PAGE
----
Blackburn recommends using 3/0 AWG to connect your starter batteries to your liftgate motor or liftgate batteries to increase the flow of electrical charge from the engine alternator. Check your cabling to see if it’s properly sized to handle your liftgate’s power requirements.
2. Check all of your terminals and connections
It is good practice to check your electrical system for loose connections and corrosion every three to six months. Ensure all connections are tight and visually inspect all terminals for any signs of corrosion. Either of these can impede the flow of electricity to the batteries.
It is also important to check for exposed wire — a gap can develop between the lug and the cable jacket, allowing moisture to get into the cable’s copper stranding and leading to internal corrosion. And most importantly, make sure all your grounds are good.
3. Use a multimeter to check for voltage drop
If your liftgate is experiencing operational issues, have your technicians check the electrical system for the source of the problem. The circuit will need to be energized in order to perform this voltage drop check. Have one technician operate the liftgate while another technician places the multimeter probes across each part of the circuit. The voltmeter will measure the voltage drop across each section and help determine which cable or terminal is causing the problem.
4. Load test the batteries
Test the health of the batteries that are powering the liftgate with a load tester or battery-charging device often and replace them at the first sign of trouble. If you don’t have a dedicated charging system source, you should anticipate that your liftgate batteries experience capacity “walkdown,” resulting in premature battery failure. Chronic under-charging will shorten the life of your batteries. At the end of a battery’s life you will experience more mechanical breakdowns. Load testing batteries and replacing unhealthy ones earlier will help to prevent breakdowns.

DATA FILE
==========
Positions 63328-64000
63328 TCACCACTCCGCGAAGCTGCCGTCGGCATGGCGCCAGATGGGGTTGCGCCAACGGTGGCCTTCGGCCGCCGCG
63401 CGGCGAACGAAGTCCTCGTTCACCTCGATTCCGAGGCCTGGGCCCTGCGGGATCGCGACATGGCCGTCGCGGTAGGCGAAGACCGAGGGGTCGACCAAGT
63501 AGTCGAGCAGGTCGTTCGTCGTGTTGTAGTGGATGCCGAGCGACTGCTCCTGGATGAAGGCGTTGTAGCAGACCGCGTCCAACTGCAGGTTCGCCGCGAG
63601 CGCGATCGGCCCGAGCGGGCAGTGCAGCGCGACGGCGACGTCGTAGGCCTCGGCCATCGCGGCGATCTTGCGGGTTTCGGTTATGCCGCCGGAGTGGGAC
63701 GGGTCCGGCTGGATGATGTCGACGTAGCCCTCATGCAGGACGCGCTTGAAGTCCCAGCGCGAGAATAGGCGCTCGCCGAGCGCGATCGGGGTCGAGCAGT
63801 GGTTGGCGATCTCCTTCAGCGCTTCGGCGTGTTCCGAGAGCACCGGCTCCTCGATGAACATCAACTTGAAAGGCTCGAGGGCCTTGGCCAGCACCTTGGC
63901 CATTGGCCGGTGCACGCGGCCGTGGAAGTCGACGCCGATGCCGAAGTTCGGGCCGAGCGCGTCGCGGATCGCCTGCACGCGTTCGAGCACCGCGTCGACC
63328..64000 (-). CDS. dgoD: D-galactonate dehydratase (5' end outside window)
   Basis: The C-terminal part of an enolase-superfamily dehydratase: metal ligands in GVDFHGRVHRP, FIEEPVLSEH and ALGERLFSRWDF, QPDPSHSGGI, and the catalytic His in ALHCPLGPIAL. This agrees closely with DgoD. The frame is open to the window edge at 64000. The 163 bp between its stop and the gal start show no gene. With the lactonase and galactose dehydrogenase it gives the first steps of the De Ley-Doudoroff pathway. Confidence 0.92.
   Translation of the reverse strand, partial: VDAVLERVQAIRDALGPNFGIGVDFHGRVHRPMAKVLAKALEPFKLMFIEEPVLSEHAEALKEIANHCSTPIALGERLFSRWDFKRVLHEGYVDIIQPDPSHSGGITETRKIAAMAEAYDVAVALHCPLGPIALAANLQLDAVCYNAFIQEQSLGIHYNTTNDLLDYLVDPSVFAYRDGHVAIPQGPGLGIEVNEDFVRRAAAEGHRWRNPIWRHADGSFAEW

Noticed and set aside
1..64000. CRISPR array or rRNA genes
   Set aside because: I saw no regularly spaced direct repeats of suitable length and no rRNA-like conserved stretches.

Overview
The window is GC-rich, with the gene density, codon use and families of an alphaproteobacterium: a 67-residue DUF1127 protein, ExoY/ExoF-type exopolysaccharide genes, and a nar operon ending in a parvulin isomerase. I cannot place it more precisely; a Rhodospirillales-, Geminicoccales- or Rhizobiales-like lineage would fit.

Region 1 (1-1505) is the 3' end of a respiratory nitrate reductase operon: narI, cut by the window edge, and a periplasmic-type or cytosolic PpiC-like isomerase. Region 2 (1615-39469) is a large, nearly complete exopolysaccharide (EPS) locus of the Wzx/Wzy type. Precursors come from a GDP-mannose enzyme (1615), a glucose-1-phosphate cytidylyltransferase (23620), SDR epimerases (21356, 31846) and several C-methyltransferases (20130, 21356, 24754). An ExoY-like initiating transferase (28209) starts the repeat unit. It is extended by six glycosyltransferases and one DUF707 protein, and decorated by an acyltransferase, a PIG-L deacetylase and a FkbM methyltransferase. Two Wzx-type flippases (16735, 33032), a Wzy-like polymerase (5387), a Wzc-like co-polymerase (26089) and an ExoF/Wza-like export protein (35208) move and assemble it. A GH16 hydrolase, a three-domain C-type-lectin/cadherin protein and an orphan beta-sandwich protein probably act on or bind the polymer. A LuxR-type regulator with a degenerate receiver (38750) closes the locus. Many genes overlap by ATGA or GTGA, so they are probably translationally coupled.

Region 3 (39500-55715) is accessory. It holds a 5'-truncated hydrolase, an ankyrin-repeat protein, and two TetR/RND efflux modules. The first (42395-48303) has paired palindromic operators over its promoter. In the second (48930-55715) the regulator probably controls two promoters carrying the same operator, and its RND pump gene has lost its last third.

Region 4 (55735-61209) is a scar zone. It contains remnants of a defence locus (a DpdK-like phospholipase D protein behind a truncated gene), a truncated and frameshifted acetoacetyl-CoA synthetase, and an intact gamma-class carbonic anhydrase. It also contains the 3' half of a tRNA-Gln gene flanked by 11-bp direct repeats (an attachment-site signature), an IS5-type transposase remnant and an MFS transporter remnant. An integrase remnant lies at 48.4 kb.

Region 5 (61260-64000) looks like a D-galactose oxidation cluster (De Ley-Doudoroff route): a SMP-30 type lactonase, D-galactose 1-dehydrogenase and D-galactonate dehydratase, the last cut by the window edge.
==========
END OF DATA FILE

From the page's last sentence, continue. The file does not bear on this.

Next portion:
5. Check the solenoids on the liftgate
If the batteries are consistently running at a lower voltage, it can wear out the hydraulic power equipment on the liftgate quicker. The motors can overheat and the solenoids can chatter, shortening the operational life of both of these essential liftgate components. Without a dedicated charging system, you should check the solenoids on the liftgate itself because they can damage from chronic low voltage in the batteries.
If maintaining fully operational liftgates on your trailers or box trucks is essential to your business, adopting some of these suggestions can help keep your liftgates operating at peak performance. If you are looking for a total battery-recharging solution, RelGen offers the fastest recharging capabilities on the market today.
In an effort to eliminate idling and keep trucks on the road, Blackburn developed RelGen, a kinetic energy recovery system that captures energy of the rotating driveshaft, creates electricity and charges truck batteries (standard or auxiliary) while the truck is in motion. That energy can then be used by the liftgate or other accessories when the truck is stopped.
“Most systems out there just try to optimize existing electricity, but Blackburn is different because it creates more energy, Maxon Liftgates Chief Marketing Officer Anton Griessner said. “This makes them unique. Sometimes a company just does not have enough energy.”
The solution means drivers don’t need to idle their engines to keep liftgates performing well, batteries charged and deliveries running smoothly.
The RelGen product can produce power in a closed loop system to both 12-volt and 48-volt configurations, allowing manufacturers and fleets access to higher voltages without integrating a full multi-volt system.